This is a joint post with Molly Kinder.
At CGD, we normally conduct research and analysis on development issues (trade, aid effectiveness, climate change, global health), not developing countries. Pakistan is an exception. Motivated by national security interests, the Obama administration is poised to triple its development assistance to Pakistan. The effectiveness of this new U.S. assistance is imperiled by the same governance problems that have undermined the billions spent by the U.S. and other donors in the last 30 years. Given these challenges, how can the new pledges of U.S. aid to Pakistan be implemented effectively, and what, if any, other policy or program initiatives might matter?
To address these questions, we recently launched a new CGD initiative on the U.S. development strategy in Pakistan. As part of this initiative we have convened a study group, comprising leading experts in development economics, national security, aid effectiveness and including several prominent Pakistanis. The study group will meet regularly over the next year to help us prepare periodic open letters to the administration commenting on and hopefully helping improve the assistance program, as well as trade and other U.S. policies aimed at greater security, stability and prosperity in Pakistan.
Why a CGD initiative on Pakistan and why now? U.S. policymakers view Pakistan as one of the most critical fronts – if not the most critical front–in the U.S.-led effort to combat extremism. Explaining that the U.S. cannot secure its interest in Pakistan with “bombs and bullets alone,” President Obama pointed to economic development as a central component of his national security strategy in Pakistan, and Congress has authorized $7.5 billion in development assistance to Pakistan over the next five years. This “quantum leap” in new aid resources to Pakistan dwarfs planned spending on other U.S. development initiatives. Will tripling (or even quadrupling) U.S. aid money to Pakistan work – from either a development or a security perspective? Despite huge inflows of assistance from donors and multilateral creditors over the past several decades, Pakistan has made little, if any, progress on the fundamentals of social development and state-building. Today, its democracy is fragile, corruption and patronage are rampant in government, most of its children never complete primary school, and its health indicators lag far behind those of Bangladesh, despite its higher average income.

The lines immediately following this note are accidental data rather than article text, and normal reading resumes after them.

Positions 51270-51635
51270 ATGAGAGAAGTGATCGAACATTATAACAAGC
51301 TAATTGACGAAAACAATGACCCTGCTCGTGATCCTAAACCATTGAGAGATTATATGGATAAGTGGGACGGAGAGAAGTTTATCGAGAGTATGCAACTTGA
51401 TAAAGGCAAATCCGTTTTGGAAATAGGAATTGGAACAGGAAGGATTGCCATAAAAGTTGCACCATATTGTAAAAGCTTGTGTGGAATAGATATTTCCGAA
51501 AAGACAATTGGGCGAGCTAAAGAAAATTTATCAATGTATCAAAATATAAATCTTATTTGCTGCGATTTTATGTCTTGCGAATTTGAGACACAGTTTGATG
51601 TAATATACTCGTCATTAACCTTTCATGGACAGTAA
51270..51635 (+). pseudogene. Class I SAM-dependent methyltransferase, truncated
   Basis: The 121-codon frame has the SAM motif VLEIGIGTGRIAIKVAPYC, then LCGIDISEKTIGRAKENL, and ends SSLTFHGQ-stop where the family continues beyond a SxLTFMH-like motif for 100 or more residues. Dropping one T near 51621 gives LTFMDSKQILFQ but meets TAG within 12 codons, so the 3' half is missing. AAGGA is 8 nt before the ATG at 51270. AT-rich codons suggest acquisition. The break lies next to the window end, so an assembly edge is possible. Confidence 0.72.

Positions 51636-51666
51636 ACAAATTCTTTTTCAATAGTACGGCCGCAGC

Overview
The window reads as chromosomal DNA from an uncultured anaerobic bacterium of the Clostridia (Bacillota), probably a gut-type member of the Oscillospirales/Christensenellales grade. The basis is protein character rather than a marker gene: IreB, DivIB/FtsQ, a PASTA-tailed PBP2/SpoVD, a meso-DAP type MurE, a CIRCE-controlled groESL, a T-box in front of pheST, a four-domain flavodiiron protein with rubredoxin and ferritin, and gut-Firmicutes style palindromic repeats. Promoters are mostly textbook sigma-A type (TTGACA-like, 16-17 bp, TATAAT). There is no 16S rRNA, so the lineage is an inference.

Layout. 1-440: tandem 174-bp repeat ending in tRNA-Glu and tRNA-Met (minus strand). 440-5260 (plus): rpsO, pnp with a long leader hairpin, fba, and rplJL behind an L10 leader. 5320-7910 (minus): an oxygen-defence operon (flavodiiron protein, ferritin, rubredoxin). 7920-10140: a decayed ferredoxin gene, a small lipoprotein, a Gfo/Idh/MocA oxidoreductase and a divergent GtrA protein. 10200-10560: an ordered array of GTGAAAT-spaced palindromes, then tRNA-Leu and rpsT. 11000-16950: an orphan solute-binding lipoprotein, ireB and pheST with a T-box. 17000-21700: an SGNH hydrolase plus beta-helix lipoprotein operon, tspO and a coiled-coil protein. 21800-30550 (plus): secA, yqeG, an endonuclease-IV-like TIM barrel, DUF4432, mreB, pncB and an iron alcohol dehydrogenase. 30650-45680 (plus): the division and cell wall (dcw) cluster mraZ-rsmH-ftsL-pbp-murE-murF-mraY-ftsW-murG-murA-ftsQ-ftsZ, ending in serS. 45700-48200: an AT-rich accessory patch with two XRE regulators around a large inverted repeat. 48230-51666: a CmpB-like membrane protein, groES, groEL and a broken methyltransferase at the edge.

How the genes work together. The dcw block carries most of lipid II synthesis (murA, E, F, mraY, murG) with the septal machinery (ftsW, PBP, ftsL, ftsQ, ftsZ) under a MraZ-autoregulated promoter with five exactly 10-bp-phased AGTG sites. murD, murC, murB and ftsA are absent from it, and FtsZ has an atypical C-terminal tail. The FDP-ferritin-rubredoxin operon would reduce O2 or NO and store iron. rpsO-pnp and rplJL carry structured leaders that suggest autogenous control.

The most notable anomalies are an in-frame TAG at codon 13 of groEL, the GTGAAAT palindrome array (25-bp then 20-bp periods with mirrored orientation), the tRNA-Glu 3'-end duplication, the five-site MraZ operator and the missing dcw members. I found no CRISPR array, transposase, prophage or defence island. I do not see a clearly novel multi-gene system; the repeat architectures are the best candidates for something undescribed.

As one of us documented in an analysis of the World Bank’s social sector spending in the 1990s, poverty in Pakistan was higher in 2004 than it was a decade earlier, despite millions of dollars of outside aid spent to support anti-poverty programs in the 1990s. Lessons were eventually learned from the experience, but only after a prolonged period of resisting the real difficulties. At least then and in those sectors, the bottom line was: it’s really hard to effectively spend a “surge” of aid money in Pakistan.
The development disappointments of past donor efforts in Pakistan are well documented. But, as study group member Andrew Wilder has pointed out in the case of Afghanistan, there is very little evidence of U.S. aid programs promoting stability or winning hearts and minds, and some evidence that such aid has been counterproductive. Similarly in Pakistan perhaps, at least in the past. Despite more than three decades of U.S. development aid to Pakistan (admittedly interrupted periodically), a 2009 Gallup poll placed Pakistan in a tie for the country with the least favorable view of the United States in the entire world.
That was one issue we discussed at the first meeting of our study group in February, which focused on the administration’s s announced Pakistan Assistance Strategy. We plan to release an open letter reflecting on that discussion soon. At subsequent meetings we will address trade, energy, water, job creation, government capacity and other development issues in Pakistan.
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